Thursday, May 23, 2013

Book Review: Inferno by Dan Brown

The new novel by Dan Brown brings together Florence, Dante's Inferno (hence the novel's name), overpopulation issues and biological warfare. It is a breakneck ride through some of Florence's, Venice's and Istanbul's most glamorous museums,  churches, historical art and architecture. Of course since the novel is written by Dan Brown, secret hiding places are de rigueur.

If you are interested in learning about the history of Florence, particularly under the Medicis this is a good book. If you are interested in the history of the doge empires of Venice this is a good book. If you are interested in the byzantine era of Istanbul, then this is a good book. If you are interested in learning something about the renaissance with its painters, architects, politics, and worldwide repercussions, this is a good book. If you are interested in reading about much discussed exotic locals as they exist today and their surprising, yet at the same time unsurprising, underground, this is a good book. If you want to think about some perplexing issues facing humankind that our political leaders ignore, this is a good book. But be forewarned,  Brown does tend to sledgehammer you with a little self-righteous indignation at the end.

Honestly my only real complaint is that as the novel progresses I have no real feel for the places Brown uses as his story's catalysts. You really need to have a layout of the cities in front of you. You need to have pictures of the art and architecture discussed. I became confused and a little overwhelmed at times trying to visualize all the places. It would help if you used Google Earth (of course). I honestly think you loose something in the reading of the book without knowing the places mentioned firsthand. These places, as usual to all his books, are essential to the story. (And yes as the Devinci Code did wonders for tourism, so too should this book help the travel industry.)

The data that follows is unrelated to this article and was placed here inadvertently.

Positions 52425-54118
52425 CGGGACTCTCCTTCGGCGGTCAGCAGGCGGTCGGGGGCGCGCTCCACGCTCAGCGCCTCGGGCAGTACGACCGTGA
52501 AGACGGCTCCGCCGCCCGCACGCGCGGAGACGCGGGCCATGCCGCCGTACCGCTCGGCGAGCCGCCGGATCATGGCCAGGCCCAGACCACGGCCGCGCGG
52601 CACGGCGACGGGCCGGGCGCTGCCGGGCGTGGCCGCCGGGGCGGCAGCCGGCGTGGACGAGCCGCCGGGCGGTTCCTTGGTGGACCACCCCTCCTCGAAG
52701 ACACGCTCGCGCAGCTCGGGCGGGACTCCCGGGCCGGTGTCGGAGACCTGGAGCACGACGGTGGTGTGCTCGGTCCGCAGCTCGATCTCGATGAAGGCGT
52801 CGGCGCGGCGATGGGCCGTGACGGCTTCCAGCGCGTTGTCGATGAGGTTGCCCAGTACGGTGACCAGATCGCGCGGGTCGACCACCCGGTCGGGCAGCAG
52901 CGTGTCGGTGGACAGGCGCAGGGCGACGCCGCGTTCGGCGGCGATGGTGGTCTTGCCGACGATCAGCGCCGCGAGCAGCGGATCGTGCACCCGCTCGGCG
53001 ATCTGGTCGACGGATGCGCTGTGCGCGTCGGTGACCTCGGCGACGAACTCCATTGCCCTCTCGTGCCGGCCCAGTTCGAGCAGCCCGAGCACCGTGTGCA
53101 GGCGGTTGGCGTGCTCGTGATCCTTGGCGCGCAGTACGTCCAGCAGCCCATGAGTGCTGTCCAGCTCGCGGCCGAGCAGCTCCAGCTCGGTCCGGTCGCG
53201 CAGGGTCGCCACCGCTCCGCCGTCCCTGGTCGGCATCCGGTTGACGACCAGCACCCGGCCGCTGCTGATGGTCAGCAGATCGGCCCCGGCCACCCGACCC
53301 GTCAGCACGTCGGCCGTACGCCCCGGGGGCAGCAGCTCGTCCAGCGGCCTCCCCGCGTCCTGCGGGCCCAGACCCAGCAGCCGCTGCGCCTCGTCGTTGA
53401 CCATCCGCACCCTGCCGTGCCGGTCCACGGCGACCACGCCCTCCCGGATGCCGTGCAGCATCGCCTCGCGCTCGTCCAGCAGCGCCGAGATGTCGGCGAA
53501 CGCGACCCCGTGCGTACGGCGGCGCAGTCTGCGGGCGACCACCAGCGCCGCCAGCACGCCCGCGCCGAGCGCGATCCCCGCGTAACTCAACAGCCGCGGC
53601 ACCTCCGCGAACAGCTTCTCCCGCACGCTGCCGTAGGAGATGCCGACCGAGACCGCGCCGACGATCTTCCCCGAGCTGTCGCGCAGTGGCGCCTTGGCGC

But all in all, I think this is a good and entertaining read. It is not intellectual highbrow, but a beach blanket gambit for those sunny lazy days. A fast paced thrill ride. But be warned this is not about secrets in Dante's poem, but how Dante's poem is used as a metaphor for the machinations of some real world bad guys. Honestly makes more sense than albino monks and banned priestly orders trying to take over the world or some ridiculous secret about holy offspring.

I was a little taken aback however, when Brown begins with a note that the secret organization he uses as a catalyst in the book, actually does exist. Now I know that there are corporations and groups that fly under the radar and work in a dark and seamy world. I just thought that in a fiction book the characters and ideas would be a twist on reality not be reality itself. This does make the story just a little bit creepy. OK, honestly there are some others reasons this story is a little bit too real and too disturbing, but you will have to read it to find out. No spoilers here.



1 comment:

  1. This is certainly a very good book if you are looking to get carried away in a gripping plot... just like the earlier novels of Brown, this story is also set in an intriguing world of symbols and poems... though some might feel that these breakneck chases and poem deciphering have become a cliched aspect of Brown's novels, let me also remind you- these are also the aspects that keep the story exciting... as far as a Dan Brown novel is concerned, I would gladly prefer his work over any other just because it has some amazing bits of information that you perhaps don't get even in the internet in as much detail... starting from the Da Vinci Code, I think it is the research part that keeps Dan Brown novels on top of the list! In a jist, this is an excellent book and if you forget the previous works of Dan Brown and read this with a clear mind, I'm sure he won't let you down!


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